Juniors Bryce Love and JJ Arcega-Whiteside and sophomore K.J. Costello give Stanford a trio of high-level offensive threats.
It's seniors like Dalton Schultz, Daniel Marx, A.T. Hall, Jesse Burkett and David Bright who help make it all happen.
Jesse Perez/Stanford Athletics
Schultz and Marx are also effective weapons at Costello's disposal but their main concern is protecting Costello and opening holes for Love, right alongside offensive linemen Hall, Burkett and Bright.
Quarterback may be Stanford's deepest position, with fifth-year senior Ryan Burns and senior Keller Chryst combining for 19 starts in the past 25 games. Chryst rallied Stanford to a victory over Oregon State in his last start.
"When the chips were down Keller made the throws," Stanford coach David Shaw said. "With the game on the line he made the plays."
The three quarterbacks have combined to win 19 games over the past two seasons, including a bowl game.
Hall, Burkett, Bright, Schultz and Marx have also been there every step of the way.
"We're a veteran team who has won a lot of games," Shaw said. "We're still competing."
Defensively, seniors Harrison Phillips, Peter Kalambayi, Bobby Okereke and Joey Alfieri bring leadership, passion and energy to the field.
Phillips, who leads the team with seven sacks and 16 tackles for a loss and is second with 87 tackles, was named the Lott IMPACT Player of the Week twice this season and is Lott IMPACT Trophy finalist. He's named on several other watch lists.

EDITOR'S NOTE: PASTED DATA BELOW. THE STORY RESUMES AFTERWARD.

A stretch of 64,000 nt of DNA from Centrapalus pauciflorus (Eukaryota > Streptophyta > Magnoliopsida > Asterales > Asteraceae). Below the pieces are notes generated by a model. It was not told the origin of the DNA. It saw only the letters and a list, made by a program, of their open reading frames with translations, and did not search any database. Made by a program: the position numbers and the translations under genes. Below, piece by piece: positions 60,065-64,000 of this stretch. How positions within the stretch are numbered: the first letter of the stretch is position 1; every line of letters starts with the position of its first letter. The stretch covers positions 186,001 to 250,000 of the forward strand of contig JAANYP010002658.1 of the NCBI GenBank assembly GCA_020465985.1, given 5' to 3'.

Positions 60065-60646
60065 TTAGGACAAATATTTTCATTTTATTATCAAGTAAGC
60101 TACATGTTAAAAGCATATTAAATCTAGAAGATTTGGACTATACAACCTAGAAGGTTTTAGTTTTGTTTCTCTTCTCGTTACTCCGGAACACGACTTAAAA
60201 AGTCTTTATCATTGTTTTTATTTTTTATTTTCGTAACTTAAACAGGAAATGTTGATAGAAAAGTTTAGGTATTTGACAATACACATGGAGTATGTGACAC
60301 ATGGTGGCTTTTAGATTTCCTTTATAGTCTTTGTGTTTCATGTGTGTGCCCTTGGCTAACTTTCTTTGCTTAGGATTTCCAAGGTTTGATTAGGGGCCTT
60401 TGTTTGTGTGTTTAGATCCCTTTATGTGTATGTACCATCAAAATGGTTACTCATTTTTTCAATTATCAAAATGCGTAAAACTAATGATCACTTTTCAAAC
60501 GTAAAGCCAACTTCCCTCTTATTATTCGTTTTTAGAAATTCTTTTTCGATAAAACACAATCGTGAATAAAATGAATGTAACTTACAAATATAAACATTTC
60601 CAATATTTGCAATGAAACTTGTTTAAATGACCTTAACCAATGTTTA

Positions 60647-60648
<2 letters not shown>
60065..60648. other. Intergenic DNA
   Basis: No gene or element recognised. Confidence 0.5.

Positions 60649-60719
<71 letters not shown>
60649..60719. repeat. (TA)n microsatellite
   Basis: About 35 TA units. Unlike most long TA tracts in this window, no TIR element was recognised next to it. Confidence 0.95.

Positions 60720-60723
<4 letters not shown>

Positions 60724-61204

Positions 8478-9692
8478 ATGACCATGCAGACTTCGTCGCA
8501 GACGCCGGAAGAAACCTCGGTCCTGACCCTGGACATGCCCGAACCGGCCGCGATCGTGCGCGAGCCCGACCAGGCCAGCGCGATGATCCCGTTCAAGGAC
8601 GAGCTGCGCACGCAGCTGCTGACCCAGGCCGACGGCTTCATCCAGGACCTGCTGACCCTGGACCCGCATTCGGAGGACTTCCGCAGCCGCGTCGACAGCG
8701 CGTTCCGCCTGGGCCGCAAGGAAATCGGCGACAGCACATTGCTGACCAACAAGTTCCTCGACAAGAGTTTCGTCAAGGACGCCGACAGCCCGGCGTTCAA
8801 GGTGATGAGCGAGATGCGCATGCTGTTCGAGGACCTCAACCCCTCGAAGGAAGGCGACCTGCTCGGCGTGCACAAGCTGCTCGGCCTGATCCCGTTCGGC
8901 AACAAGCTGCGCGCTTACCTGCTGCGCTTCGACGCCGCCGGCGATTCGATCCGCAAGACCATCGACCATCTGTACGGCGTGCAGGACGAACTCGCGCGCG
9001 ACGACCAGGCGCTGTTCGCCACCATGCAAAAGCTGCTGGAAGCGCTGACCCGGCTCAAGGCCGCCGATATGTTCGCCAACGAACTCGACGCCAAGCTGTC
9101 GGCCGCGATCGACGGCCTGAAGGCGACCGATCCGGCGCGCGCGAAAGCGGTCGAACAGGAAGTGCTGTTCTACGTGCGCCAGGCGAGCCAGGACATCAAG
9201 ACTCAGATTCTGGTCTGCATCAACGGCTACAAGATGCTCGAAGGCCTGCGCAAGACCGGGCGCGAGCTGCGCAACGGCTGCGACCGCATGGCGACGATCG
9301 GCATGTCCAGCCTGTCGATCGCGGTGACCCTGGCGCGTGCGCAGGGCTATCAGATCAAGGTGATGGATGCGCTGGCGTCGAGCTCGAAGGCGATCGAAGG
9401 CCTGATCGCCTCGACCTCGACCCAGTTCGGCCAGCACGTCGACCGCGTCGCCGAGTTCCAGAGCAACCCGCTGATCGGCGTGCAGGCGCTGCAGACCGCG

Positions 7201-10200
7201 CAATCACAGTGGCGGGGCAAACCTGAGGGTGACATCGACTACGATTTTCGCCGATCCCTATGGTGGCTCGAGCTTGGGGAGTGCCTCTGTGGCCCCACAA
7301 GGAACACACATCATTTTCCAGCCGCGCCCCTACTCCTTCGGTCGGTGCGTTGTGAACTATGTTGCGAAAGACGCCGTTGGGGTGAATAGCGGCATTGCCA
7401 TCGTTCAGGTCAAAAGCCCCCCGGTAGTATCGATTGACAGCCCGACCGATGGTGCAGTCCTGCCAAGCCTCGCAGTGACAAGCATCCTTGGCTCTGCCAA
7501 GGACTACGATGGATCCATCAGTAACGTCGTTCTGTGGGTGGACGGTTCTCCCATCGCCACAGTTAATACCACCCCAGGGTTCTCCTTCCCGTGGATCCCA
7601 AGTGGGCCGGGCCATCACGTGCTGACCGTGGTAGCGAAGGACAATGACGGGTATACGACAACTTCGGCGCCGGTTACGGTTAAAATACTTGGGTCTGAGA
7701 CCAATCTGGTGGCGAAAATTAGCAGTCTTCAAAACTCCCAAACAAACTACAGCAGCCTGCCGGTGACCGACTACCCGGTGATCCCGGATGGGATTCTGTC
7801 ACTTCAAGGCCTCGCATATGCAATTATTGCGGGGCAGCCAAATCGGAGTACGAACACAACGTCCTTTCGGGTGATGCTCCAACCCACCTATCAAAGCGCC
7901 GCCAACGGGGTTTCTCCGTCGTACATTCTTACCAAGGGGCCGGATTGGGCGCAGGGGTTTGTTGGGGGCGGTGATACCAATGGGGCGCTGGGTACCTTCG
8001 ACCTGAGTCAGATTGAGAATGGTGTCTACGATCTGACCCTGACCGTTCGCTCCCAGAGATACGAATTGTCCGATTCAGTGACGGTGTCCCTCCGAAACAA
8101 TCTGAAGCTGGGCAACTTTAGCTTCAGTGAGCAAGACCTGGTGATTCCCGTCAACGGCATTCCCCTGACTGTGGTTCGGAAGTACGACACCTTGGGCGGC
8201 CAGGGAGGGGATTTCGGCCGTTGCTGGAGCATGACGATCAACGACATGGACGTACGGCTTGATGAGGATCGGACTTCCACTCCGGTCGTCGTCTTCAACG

Kalambayi has been on the Butkus Award watch list the past three years. He and Okereke each have four sacks and six tackles for a loss. Okereke is third in tackles with 84. Justin Reid leads with 88 tackles.
Alfieri, who moved to outside linebacker this year, has 34 tackles, two sacks and 3 1/2 tackles for a loss.
Kevin Palma, Jordan Perez, Mike Tyler, Alameen Murphy and Brandon Simmons are other seniors who bring a lot of experience and emotion to bear.
Perez is fourth on the team in tackles with 58. The other four have combined for 96 tackles.
Love, a finalist for the Walter Camp Player of the Year award, the Maxwell award and the Doak Walker award.
He ranks second nationally, first among Power 5 running backs, with 1,848 rushing yards, averaging 8.6 yards a carry, which is higher than any previous Heisman Trophy winner. Love has scored 16 touchdowns and rushed for over 100 yards in 10 of his 11 games played.
"Every time he gets tackled, it kind of hits your heart because you know he's hurting," Burkett said. "It's inspiring and makes you want to go that much harder."
Love sees it a little differently.
"I feel blessed, injury or not, because I know things could be much worse," Love said. "I'm still able to run and cut and make moves and contribute for my teammates. I know they're working their hardest to make things happen, and it's only right that the running backs do as well."
Love has recorded a rushing touchdown of 50 or more yards 11 times this season.
"When you have somebody back there that's as explosive and talented as he is, it just makes you want to put in that little extra bit of strain because that one inch could be a touchdown," said Burkett.